A lot has changed in the world of web design over the last couple of years. When clients approach me these days, there are noticeable differences in their priorities and concerns: wheres before they would mainly be preoccupied with the aesthetics and usability of a website, these days it’s all about search engine visibility.

This is a good thing, in the sense that I no longer have to give a long speech about the importance of substance over style: “It’s not about how good your website looks, it’s whether web users can find it in the first place…”. I can’t remember the last time I’ve had to say this to a client, and it used to be a daily occurrence.

But now the problem is with mis-information about SEO. Everyone realises it’s important, but few people understand enough about it to know what the main priorities should be when approaching a new website build, or planning a revamp.

These are some of the questions I am asked by every client at the start of a new project, along with the type of reply I tend to give – of course my answers are always based on individual scenarios, but for obvious resons I am going to generalise in a major way here.

And before you ask: Q stands for question, A for answer (ahem…).

Q: “I am only after a very simple website, nothing flashy but it’s important that it appears on the front page of Google. Can you make sure of that?”

This is where I generally have to compose myself, take a deep breath and try really hard not to reply with a sharp: NO, which would be the short version of the answer but not very helpful (or polite) indeed. What I do eventually say is more along these lines:

A: First of all, it’s important to identify what you want to be on the front page of Google for. Ok, your company does recruitment. So, what are users going to type into Google that will hopefully lead them to your website as opposed to someone else’s? If you answer is “recruitment”, let me tell you right now – it’s not going to happen, at least not for the foreseeable future. Anyone who tells you otherwise is either lying or deluded. Type that search into Google and look at the results: first of all, the big boys – Wikipedia, a couple of business publications by major newspapers, the BBC. Then, depending where you live, Google will try to serve you some local results (in my case, Glasgow). So, where do you do your recruitment? Let’s focus on some locations. “I don’t want to narrow it down to Glasgow, I can offer my services to the whole of the UK”. Fair enough, but this kind of approach won’t help you one bit. To borrow an old phrase, better to be a big fish in a small bowl. Optimise for local searches.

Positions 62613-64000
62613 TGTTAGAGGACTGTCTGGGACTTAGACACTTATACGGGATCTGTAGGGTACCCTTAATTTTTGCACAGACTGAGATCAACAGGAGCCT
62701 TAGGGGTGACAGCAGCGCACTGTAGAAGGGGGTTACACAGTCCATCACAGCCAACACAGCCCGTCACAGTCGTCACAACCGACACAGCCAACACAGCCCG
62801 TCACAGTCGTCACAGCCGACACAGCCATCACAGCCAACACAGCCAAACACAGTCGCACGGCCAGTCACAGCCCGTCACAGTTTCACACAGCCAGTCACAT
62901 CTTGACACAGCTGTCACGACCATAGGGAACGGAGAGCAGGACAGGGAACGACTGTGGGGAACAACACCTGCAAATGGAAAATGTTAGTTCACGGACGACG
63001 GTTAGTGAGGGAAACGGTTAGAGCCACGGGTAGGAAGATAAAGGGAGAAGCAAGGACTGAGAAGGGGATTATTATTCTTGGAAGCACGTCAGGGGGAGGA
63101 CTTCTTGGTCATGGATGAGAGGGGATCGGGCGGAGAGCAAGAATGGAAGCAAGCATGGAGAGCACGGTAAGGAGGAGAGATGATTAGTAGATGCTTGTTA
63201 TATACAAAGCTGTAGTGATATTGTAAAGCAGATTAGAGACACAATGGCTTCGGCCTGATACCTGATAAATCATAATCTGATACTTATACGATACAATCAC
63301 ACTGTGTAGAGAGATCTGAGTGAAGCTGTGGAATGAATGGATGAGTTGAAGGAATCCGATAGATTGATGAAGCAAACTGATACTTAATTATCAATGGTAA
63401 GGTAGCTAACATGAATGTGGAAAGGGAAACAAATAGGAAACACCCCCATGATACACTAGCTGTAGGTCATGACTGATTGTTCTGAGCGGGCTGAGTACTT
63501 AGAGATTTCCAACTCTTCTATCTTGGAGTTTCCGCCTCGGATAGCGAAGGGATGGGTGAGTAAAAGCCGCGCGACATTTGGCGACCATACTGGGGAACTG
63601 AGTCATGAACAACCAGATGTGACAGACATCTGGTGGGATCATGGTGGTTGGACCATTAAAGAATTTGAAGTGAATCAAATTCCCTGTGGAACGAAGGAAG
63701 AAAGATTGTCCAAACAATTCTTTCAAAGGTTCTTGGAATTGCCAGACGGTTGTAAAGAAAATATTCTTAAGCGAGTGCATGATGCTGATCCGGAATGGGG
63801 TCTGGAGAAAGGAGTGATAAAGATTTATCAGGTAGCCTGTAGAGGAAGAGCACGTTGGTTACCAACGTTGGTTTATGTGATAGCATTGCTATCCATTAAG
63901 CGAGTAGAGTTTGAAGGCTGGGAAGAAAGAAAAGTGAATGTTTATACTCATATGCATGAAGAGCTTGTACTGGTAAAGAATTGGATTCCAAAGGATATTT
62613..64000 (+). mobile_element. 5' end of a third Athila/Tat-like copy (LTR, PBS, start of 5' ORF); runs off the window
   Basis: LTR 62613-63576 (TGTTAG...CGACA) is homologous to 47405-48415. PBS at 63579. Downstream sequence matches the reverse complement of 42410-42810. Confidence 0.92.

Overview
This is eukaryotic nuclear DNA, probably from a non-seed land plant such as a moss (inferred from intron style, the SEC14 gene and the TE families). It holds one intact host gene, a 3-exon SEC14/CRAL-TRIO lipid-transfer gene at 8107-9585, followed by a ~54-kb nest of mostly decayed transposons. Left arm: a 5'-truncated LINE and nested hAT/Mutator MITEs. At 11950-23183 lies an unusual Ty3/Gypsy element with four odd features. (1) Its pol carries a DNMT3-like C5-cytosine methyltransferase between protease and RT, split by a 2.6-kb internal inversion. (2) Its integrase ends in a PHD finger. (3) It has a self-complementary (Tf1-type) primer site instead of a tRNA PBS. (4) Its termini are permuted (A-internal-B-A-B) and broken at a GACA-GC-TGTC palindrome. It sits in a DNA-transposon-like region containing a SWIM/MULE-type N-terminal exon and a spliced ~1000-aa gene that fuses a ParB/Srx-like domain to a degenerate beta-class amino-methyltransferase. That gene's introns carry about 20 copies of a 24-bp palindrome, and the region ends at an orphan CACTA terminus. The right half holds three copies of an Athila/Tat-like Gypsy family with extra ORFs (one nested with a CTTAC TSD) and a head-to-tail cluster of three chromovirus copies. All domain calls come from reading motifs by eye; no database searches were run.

“Ok, so we’ll optimise for Glasgow, Edinburgh, Scotland, London, Manchester…”. Hold it right there! Let’s be realistic about this – that’s just about everywhere. You are diluting your visibility across ten different, very broad key searches as opposed to concentrating on just a few specific ones. Why not start with Glasgow (much more likely than London), build up your presence there, then expand your visibility one year down the line, once Google has started to take notice of you? And let’s add Scotland as well, but with a bit less focus on it as it’s too generic.
Next: what type of recruitment service do you offer? “All of them”. Great, but again not helpful and probably not strictly true when you really analyse your business properly. It looks to me like you focus on Business to Business recruitment, or B2B. Let’s use that: “Glasgow Business to Business recruitment”, “B2B recruitment Scotland” – now that’s two searches you can realistically hope to conquer.
Having agreed on this point, we usually move onto this type of question:

Q: “So can you put lots of keywords in the code to optimise the site for those searches?”

Another deep breath.